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BIR Zonal Values (And How To Use It Properly)

So you have announced to the world that you are now a real estate investor, and suddenly, everyone has a property they want to show to you, thinking it’s a good deal because it’s cheap compared to the zonal value… which is often wrong. Let me illustrate…

The problem with BIR zonal values

A friends calls and says “Hey Jay, I found a foreclosed property for sale and I know it’s a bargain!”

“Really?! That’s great, may I ask why it’s a bargain?”I answered with great enthusiasm.

I’m expecting something like an ugly multi-door property in a nice neighborhood, at a ridiculously low price.

My friend quickly answers “Its selling price is way below its zonal value, it’s just a fraction of it!”

I cringe and I begin to explain in a nice way that zonal values and market values are worlds apart…

The real purpose of zonal values

Okay, this may shock you, but keep in mind that:

BIR Zonal Values are purely for taxation purposes only!

They are not an accurate basis in determining a property’s market value.

Paraphrasing what  Engineer Enrico Cruz said to our class during one of his lectures; “From this point onwards, we should forget about zonal values when appraising a property!”.

Simply put, If you’ve found a property with a  selling price that is below the BIR zonal value for that property’s location, it does not follow that the property is a bargain.

On the other hand, if a property’s selling price is higher than the BIR Zonal value for that property’s location, it also does not follow that it is overpriced.

Sometimes, you may find a property with a market value that is equal to its zonal value, but this is very rare.

A better way to determine market value…

Here’s what real estate investors should always remember:

We should always use the real market value in determining if a property is a bargain or not. In other words, you cannot rely on zonal values.

One fairly accurate way of determining market values is by finding comparable properties or comps. To learn more about this, refer to the article on How I estimate the Market Values of foreclosed properties.

Maybe in the future, if the BIR is able to adjust the zonal values to match current market values (yes, the BIR is revising zonal values), and if they can do this fast enough (yes, property market values change with time), then maybe we can use it to determine the market value of a property.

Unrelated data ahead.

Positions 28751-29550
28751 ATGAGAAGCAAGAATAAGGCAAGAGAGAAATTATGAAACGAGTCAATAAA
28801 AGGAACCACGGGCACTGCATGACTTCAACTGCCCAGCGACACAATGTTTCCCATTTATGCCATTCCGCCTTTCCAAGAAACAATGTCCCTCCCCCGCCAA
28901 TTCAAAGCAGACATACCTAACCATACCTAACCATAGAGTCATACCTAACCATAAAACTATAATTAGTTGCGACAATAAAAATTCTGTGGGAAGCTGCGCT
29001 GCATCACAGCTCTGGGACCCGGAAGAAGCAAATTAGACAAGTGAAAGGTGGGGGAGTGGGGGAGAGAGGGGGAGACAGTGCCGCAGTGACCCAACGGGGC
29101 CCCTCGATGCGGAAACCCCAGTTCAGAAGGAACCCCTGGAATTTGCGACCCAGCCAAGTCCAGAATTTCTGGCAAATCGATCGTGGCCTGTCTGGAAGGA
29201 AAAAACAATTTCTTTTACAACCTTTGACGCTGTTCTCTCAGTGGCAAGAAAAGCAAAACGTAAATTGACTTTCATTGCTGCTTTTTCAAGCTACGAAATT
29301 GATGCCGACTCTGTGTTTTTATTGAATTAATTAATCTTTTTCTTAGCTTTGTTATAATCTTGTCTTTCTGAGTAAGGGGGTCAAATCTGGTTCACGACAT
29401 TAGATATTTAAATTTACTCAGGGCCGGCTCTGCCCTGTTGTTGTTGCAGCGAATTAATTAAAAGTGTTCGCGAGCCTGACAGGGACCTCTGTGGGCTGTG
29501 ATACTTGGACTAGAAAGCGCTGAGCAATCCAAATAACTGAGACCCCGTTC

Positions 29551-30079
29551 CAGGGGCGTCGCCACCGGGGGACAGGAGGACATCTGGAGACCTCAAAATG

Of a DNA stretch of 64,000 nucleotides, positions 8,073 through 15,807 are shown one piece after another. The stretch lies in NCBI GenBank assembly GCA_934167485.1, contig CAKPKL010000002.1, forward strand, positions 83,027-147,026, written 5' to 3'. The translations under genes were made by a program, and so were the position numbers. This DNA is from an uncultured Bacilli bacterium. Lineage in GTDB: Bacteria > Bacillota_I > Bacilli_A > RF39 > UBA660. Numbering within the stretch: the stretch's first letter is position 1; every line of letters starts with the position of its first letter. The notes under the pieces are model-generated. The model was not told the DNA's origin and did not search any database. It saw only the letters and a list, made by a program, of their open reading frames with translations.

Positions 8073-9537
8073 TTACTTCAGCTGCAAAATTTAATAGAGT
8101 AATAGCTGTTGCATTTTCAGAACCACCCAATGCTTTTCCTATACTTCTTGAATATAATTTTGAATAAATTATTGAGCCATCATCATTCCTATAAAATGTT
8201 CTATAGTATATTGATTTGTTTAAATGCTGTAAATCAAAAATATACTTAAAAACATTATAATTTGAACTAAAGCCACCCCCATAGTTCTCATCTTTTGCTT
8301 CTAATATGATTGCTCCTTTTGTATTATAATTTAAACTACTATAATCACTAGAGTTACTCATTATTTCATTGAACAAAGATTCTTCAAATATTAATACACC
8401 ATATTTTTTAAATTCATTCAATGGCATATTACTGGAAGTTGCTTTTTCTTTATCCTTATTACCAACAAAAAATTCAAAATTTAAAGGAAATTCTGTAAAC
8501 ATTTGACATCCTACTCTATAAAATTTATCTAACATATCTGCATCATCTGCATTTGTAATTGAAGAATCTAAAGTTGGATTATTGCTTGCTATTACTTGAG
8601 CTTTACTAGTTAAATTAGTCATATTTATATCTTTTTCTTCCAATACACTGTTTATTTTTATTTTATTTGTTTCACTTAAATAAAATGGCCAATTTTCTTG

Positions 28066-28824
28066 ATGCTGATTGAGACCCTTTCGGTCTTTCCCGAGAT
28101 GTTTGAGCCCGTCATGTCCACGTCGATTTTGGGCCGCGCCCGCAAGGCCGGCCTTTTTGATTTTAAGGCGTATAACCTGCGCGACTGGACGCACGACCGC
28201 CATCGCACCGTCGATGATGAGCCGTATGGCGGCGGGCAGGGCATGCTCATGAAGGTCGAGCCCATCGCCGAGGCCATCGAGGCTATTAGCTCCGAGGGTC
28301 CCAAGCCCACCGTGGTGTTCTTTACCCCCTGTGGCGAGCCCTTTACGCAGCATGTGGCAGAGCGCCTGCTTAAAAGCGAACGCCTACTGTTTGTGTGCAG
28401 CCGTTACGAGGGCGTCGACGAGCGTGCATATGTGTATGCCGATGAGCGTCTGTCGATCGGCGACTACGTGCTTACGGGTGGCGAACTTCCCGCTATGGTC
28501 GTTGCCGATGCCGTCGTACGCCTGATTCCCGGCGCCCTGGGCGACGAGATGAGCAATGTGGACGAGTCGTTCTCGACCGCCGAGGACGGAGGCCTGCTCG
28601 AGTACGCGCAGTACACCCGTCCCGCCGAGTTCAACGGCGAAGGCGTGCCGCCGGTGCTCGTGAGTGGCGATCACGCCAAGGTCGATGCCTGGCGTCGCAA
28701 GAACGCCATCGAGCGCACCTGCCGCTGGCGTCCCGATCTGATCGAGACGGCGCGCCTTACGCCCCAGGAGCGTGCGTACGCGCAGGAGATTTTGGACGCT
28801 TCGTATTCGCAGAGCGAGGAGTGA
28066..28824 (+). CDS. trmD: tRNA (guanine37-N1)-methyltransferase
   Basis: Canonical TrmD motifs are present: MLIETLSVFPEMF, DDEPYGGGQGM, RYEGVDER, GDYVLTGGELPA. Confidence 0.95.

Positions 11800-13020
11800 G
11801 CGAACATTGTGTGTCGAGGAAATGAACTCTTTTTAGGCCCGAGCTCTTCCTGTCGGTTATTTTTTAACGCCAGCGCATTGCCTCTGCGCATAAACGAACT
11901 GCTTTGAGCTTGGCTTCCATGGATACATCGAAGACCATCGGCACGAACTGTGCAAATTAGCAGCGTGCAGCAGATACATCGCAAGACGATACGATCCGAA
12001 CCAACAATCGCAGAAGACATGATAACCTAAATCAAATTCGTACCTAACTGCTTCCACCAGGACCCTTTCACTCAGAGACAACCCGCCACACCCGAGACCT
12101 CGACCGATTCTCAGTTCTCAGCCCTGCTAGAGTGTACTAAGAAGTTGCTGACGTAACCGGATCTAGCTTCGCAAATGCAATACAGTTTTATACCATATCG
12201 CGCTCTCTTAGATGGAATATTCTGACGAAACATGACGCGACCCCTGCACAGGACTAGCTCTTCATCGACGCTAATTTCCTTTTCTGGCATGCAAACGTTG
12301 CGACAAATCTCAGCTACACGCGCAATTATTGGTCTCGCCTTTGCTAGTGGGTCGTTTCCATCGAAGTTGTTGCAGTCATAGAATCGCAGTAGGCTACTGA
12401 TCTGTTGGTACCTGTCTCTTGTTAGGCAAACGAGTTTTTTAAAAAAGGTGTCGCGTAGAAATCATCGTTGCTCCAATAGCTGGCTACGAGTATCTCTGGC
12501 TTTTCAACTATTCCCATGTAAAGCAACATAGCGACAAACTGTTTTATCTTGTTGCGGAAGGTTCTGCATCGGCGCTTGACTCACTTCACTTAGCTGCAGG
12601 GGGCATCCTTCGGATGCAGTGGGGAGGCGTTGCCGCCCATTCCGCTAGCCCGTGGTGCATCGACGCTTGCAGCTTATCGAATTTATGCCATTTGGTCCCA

The question is, will the revised zonal values be the same as current market values?

Should we totally forget about BIR zonal values?

Of course not!

BIR zonal values are still important as you will use them to compute for the real estate taxes, that you, either as a buyer or a seller, will pay, when you buy or sell a property. This applies to all properties, foreclosed or otherwise, or even as you own a property in the form of real property taxes (RPT).

This is part of due diligence and aims to mitigate just one of the risks of real estate investing, like paying too much for a property by not considering expenses like real estate taxes.

Let me reiterate BIR zonal values to determine a property’s market value… they are not the same!

Where to get BIR zonal values

Now that you know that zonal values are meant for taxation purposes, here’s the link to the BIR zonal values in BIR’s official website:

==> Click to view BIR Zonal Values in BIR’s official website (opens in new window)

Will zonal values become accurate?

In the future, it’s possible that zonal values might become accurate enough to serve as a good enough reference for actual market values…

But we don’t have a crystal ball that can predict when this will happen, or if this will even happen at all.

You have to be very observant and see if the the market values in your target location are moving closer to the zonal values.

You also have to be vigilant if/when the BIR has plans to adjust zonal values in your location.

Personally, I noticed that the zonal values in my target locations are still significantly below the market values we have observed (Las Pinas, Antipolo, Marikina, and Quezon City). How about you? Let me know in the comments.

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About Jay Castillo
People encounter problems and make mistakes when buying foreclosed properties, and Jay wants to help people avoid those problems/ mistakes. Jay encountered a lot of those, which is why he started this blog in 2008 to serve as a guide where he shares lessons learned, and how to overcome challenges you may encounter when investing foreclosed properties in the Philippines … [Read more]
Avoid losing money, wasted time and effort caused by buying foreclosed properties that have too many problems, with our free 60-item Property Due Diligence Checklist. Grab your free copy now.

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